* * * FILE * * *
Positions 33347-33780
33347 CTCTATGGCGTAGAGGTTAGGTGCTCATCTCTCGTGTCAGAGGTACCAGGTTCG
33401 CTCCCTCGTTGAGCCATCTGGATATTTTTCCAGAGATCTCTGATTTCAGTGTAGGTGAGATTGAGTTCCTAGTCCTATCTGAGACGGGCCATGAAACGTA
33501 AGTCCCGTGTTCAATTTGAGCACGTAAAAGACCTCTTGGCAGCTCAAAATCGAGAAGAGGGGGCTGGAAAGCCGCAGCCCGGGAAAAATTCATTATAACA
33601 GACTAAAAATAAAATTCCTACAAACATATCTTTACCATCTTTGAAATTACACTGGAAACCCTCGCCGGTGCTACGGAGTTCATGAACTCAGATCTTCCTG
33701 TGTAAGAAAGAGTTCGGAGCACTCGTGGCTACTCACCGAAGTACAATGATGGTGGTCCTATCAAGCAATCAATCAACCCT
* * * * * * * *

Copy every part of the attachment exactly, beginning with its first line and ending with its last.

Positions 33347-33780
33347 CTCTATGGCGTAGAGGTTAGGTGCTCATCTCTCGTGTCAGAGGTACCAGGTTCG
33401 CTCCCTCGTTGAGCCATCTGGATATTTTTCCAGAGATCTCTGATTTCAGTGTAGGTGAGATTGAGTTCCTAGTCCTATCTGAGACGGGCCATGAAACGTA
33501 AGTCCCGTGTTCAATTTGAGCACGTAAAAGACCTCTTGGCAGCTCAAAATCGAGAAGAGGGGGCTGGAAAGCCGCAGCCCGGGAAAAATTCATTATAACA
33601 GACTAAAAATAAAATTCCTACAAACATATCTTTACCATCTTTGAAATTACACTGGAAACCCTCGCCGGTGCTACGGAGTTCATGAACTCAGATCTTCCTG
33701 TGTAAGAAAGAGTTCGGAGCACTCGTGGCTACTCACCGAAGTACAATGATGGTGGTCCTATCAAGCAATCAATCAACCCT